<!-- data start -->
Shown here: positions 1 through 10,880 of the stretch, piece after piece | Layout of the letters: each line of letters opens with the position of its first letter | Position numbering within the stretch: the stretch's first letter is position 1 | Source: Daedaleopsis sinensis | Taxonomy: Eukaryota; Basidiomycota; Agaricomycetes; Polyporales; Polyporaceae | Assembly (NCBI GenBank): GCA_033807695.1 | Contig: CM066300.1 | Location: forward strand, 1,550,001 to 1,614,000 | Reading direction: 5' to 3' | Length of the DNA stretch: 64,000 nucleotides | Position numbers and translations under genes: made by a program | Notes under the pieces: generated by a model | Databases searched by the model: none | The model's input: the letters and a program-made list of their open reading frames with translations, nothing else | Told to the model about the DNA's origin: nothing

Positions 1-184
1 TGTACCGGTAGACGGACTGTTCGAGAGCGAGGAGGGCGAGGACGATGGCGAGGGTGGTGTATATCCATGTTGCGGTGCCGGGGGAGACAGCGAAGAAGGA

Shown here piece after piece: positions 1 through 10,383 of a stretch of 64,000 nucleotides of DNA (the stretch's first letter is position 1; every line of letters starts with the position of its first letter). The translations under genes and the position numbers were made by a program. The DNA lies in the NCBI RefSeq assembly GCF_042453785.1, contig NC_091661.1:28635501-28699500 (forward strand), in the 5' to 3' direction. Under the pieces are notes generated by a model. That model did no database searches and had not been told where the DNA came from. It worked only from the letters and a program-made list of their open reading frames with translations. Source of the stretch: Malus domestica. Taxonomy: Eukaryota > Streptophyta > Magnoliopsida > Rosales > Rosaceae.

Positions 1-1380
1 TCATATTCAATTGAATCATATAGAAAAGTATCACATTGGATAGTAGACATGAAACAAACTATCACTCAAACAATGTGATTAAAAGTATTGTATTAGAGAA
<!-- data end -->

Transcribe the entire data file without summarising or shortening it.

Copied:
Shown here: positions 1 through 10,880 of the stretch, piece after piece | Layout of the letters: each line of letters opens with the position of its first letter | Position numbering within the stretch: the stretch's first letter is position 1 | Source: Daedaleopsis sinensis | Taxonomy: Eukaryota; Basidiomycota; Agaricomycetes; Polyporales; Polyporaceae | Assembly (NCBI GenBank): GCA_033807695.1 | Contig: CM066300.1 | Location: forward strand, 1,550,001 to 1,614,000 | Reading direction: 5' to 3' | Length of the DNA stretch: 64,000 nucleotides | Position numbers and translations under genes: made by a program | Notes under the pieces: generated by a model | Databases searched by the model: none | The model's input: the letters and a program-made list of their open reading frames with translations, nothing else | Told to the model about the DNA's origin: nothing

Positions 1-184
1 TGTACCGGTAGACGGACTGTTCGAGAGCGAGGAGGGCGAGGACGATGGCGAGGGTGGTGTATATCCATGTTGCGGTGCCGGGGGAGACAGCGAAGAAGGA

Shown here piece after piece: positions 1 through 10,383 of a stretch of 64,000 nucleotides of DNA (the stretch's first letter is position 1; every line of letters starts with the position of its first letter). The translations under genes and the position numbers were made by a program. The DNA lies in the NCBI RefSeq assembly GCF_042453785.1, contig NC_091661.1:28635501-28699500 (forward strand), in the 5' to 3' direction. Under the pieces are notes generated by a model. That model did no database searches and had not been told where the DNA came from. It worked only from the letters and a program-made list of their open reading frames with translations. Source of the stretch: Malus domestica. Taxonomy: Eukaryota > Streptophyta > Magnoliopsida > Rosales > Rosaceae.

Positions 1-1380
1 TCATATTCAATTGAATCATATAGAAAAGTATCACATTGGATAGTAGACATGAAACAAACTATCACTCAAACAATGTGATTAAAAGTATTGTATTAGAGAA